What You Need To Know About Co-dependency
- Written by Joe Zychik
I'm going to give you a shocking and yet accurate definition of a co-dependency. The definition is shocking because the 12-step program, conventional licensed therapy, and just about every co-dependent group deny and/or violate this simple and accurate definition.
In fact if they applied this definition, they would lose most of their members. What's even more shocking is that the definition I am going to give you used to be the standard definition of co-dependency.
A regular part of my practice is counseling the partner of the sexually addicted person. It's not uncommon for the partner to label herself as a co-dependent. Then she feels guilty for contributing to her partner's addiction and might even hate herself for not realizing that she had gotten involved with a sexually addicted guy. But what she doesn't realize is that men are experts at hiding their sex addiction from women.
Sex addiction for a man is different than sex addiction for a woman.
I help sexually addicted women. I also counsel in situations where both the man and the woman are addicted to masturbation, porn, promiscuity, etc. I also counsel in situations where the man or the woman uses their partner for addictive sex. And I counsel women suffering from serious intimacy problems. They seek me out because they've heard about me from a friend or a relative. Women trust me with their sex addiction and intimacy issues because I understand their situation. I also never make a pass at a client and I approach a woman's sexual conflicts as an adult with years of experience in the field of sex addiction.
And although I am not a woman and I could never experience sex as a woman or think like a woman, I have spoken to so many women throughout the years I can converse with women about sexual issues. I can also provide the women with insights into how a man thinks about sex and sexually addictive issues. So, please take my word for it when I say that men and women do not experience sex or sex addiction the same.
Interestingly, women are more likely to consider themselves co-dependents. A man involved with a sexually addicted woman usually does not consider himself a co-dependent. He will, however, consider himself an inferior lover if the woman he's involved with is sexually addicted.
A definition of co-dependency and why you are most likely not co-dependent:
A co-dependent is "a person dependent or his or her partner's addictive behavior." In other words, the co-dependent needs his or her partner to act addictively. Here are a few real life examples:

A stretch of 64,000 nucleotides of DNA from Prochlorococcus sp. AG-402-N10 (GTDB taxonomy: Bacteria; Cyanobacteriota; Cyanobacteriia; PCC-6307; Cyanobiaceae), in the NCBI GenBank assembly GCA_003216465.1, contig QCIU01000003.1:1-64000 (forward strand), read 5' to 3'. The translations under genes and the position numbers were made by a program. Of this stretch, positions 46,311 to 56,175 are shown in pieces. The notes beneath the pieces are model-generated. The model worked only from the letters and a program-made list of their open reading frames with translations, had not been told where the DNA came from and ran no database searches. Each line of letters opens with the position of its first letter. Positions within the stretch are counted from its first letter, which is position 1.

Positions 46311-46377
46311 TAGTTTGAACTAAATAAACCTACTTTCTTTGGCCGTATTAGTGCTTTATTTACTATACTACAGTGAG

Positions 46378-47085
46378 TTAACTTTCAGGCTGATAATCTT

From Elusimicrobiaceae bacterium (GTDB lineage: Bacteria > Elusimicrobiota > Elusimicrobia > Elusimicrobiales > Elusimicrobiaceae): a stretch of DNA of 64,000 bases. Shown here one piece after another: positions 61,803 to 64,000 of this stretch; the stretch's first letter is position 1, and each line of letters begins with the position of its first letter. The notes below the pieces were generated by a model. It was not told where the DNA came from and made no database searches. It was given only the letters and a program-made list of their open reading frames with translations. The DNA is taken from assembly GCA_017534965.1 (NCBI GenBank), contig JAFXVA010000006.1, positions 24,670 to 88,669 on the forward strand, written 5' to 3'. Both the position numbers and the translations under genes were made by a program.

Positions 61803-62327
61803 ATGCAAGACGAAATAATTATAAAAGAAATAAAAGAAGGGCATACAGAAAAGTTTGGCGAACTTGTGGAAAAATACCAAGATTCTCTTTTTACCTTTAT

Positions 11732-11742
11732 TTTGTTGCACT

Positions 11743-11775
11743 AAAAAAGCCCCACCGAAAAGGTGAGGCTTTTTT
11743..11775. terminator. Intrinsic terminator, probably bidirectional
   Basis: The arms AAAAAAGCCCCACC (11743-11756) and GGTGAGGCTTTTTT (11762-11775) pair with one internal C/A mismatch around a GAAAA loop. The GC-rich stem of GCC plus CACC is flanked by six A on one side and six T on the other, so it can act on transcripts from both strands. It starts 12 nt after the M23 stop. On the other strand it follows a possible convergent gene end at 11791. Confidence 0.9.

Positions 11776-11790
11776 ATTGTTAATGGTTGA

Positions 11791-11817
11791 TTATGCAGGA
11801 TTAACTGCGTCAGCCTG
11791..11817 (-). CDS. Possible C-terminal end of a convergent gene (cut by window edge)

-The woman who was angry at me for helping her partner stop his masturbation/porn addiction because "I don't have anyone to watch porn with."
-The woman who did not want her husband to stop drinking because she did not want to have to drink alone.
-The woman who wanted her husband to continue masturbating addictively because "I'd rather fold clothes than have sex."
-The woman who wanted her husband to go to strip clubs because she wanted him out of the house so that she could hit the bars and pick up men.
You get the picture. Here's the co-dependent question to ask yourself or anyone else who believes she is a sex addiction co-dependent:
Do you depend on your partner's sex addiction? If you do not depend on his sexually addictive behavior, you are not a co-dependent. You have not contributed to or caused his sexually addictive behavior.
You are also probably not an enabler:
Some women believe that they enabled their partner's addiction because they did not end the relationship when they discovered the addiction. I suggest that you did not end the relationship because you saw the good in your partner and you wanted to stick by him and help him overcome his addiction.
If you tried to get the addiction stopped and you did not abandon him when he failed to overcome it, you were not an enabler. You were a woman who loved her partner and wanted to save her relationship. I think you still love him and still want to save the relationship. I suggest that you download all 48 chapters of The Most Personal Addiction for free so that you can begin the process of saving your relationship.
Articles in this categoryHow To Talk To A Sexually Addicted Partner | What You Need To Know About Co-dependency | The Letter To A Partner | Someone Close To You Is Addicted To Sex |